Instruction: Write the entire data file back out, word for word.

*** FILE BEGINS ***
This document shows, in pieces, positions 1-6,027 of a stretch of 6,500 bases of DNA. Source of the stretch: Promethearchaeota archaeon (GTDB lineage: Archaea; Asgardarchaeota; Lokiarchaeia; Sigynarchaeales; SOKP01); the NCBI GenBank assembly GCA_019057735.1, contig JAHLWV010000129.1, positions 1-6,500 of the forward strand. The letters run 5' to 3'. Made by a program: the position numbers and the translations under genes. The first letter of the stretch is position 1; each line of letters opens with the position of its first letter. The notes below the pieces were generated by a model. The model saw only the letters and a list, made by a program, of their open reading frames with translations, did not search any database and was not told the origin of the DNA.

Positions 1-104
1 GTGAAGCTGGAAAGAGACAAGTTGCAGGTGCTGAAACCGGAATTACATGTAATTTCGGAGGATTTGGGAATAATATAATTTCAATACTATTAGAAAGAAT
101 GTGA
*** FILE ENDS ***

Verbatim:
This document shows, in pieces, positions 1-6,027 of a stretch of 6,500 bases of DNA. Source of the stretch: Promethearchaeota archaeon (GTDB lineage: Archaea; Asgardarchaeota; Lokiarchaeia; Sigynarchaeales; SOKP01); the NCBI GenBank assembly GCA_019057735.1, contig JAHLWV010000129.1, positions 1-6,500 of the forward strand. The letters run 5' to 3'. Made by a program: the position numbers and the translations under genes. The first letter of the stretch is position 1; each line of letters opens with the position of its first letter. The notes below the pieces were generated by a model. The model saw only the letters and a list, made by a program, of their open reading frames with translations, did not search any database and was not told the origin of the DNA.

Positions 1-104
1 GTGAAGCTGGAAAGAGACAAGTTGCAGGTGCTGAAACCGGAATTACATGTAATTTCGGAGGATTTGGGAATAATATAATTTCAATACTATTAGAAAGAAT
101 GTGA